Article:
Taste some of Vietnam’s top culinary offerings while in the vibrant city too; as well as riverside markets and restaurants, there are several cookery schools here. Try Banh Bao Vac (white rose dumplings) with a savory pork filling, or Mi Quang, a dish made with turmeric noodles and bone broth.
In a class, you might learn how to make Vietnamese spring rolls, packed with fresh herbs, as well as Vietnamese pancakes, and Banana Flower Salad.
Cu Chi Tunnels, Ho Chi Minh City
Embark on a historical adventure from Ho Chi Minh City. Used during the Vietnam War, the hand-dug Cu Chi Tunnels stretch a total of 75 miles underground. The network of tunnels served as a base for the Viet Cong, with living quarters, communication operations, and supply storage, as well as a place to plan and prepare attacks.
Created between the late 1940s and 1960s, the extensive tunnel system can be explored with a knowledgeable guide, providing visitors with a glimpse into military history and life as a soldier during the Vietnam War.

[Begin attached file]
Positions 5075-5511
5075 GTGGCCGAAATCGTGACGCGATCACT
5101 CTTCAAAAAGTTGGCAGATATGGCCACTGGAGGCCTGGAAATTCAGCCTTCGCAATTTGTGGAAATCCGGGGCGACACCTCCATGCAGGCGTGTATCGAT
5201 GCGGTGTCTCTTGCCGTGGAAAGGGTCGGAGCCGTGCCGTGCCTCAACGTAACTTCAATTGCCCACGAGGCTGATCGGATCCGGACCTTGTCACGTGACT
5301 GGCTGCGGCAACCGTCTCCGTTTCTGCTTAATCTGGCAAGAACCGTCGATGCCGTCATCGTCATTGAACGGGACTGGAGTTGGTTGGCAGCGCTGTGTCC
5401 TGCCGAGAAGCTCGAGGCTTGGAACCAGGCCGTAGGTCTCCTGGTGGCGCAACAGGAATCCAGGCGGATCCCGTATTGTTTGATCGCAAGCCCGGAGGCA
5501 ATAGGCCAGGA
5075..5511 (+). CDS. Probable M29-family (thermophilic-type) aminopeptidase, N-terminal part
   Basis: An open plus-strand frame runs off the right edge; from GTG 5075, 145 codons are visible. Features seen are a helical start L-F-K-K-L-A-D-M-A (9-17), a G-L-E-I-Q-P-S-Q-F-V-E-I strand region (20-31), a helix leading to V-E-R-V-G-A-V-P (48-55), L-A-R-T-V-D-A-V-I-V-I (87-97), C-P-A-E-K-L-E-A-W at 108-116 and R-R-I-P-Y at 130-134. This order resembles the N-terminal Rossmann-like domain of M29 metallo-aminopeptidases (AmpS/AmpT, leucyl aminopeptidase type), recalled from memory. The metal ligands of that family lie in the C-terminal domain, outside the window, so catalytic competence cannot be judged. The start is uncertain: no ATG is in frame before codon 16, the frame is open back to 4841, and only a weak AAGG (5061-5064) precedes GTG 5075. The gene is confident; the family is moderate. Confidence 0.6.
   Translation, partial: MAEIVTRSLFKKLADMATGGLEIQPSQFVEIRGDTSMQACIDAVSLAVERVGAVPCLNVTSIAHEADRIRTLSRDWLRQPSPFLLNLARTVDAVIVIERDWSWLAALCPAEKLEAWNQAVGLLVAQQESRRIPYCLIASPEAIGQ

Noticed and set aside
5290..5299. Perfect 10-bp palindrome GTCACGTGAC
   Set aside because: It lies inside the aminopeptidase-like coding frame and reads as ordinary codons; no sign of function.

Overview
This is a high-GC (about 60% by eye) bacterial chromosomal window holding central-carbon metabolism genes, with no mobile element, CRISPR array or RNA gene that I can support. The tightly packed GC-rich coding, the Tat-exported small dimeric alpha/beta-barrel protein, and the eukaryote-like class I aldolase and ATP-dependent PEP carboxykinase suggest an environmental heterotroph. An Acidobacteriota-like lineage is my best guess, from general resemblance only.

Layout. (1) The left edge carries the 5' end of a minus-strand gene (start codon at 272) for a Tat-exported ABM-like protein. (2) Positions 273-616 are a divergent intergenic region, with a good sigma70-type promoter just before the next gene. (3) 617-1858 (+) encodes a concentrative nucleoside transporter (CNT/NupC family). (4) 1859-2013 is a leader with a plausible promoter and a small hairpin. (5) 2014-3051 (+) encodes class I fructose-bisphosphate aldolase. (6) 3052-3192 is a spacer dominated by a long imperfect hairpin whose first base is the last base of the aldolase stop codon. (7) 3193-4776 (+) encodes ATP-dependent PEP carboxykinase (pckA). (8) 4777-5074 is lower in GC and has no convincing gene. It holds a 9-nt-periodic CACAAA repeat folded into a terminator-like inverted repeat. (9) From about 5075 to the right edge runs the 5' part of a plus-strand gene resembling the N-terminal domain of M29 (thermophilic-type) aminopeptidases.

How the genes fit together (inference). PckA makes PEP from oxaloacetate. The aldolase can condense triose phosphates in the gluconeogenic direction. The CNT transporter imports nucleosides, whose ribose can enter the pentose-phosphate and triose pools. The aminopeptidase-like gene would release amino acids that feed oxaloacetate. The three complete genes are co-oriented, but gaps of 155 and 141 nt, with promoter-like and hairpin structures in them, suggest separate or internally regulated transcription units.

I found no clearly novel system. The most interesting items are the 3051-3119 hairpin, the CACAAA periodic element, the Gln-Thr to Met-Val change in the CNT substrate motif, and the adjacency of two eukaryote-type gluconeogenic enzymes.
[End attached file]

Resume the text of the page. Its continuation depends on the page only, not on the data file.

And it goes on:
Crawl through short sections of these tunnels where you’ll have the opportunity to view artifacts from the war and learn about the history and purpose of this important historical place, located an hour’s drive from Ho Chi Minh City.
The Marble Mountains
Visit the mythical Marble Mountains, rising out of the plains between the cities of Hoi An and Da Nang in central Vietnam. The five mountains, named after the elements of earth, fire, metal, wood, and water, are composed of marble and limestone and were born from a legend involving a mystical dragon.
This natural attraction offers not only an outdoor experience but a spiritual and historical one as well. The best way to enjoy the scenic Marble Mountains is with a hike up to the top, where you’ll be rewarded with panoramic views of the surrounding area, across the city of Da Nang to the South China Sea.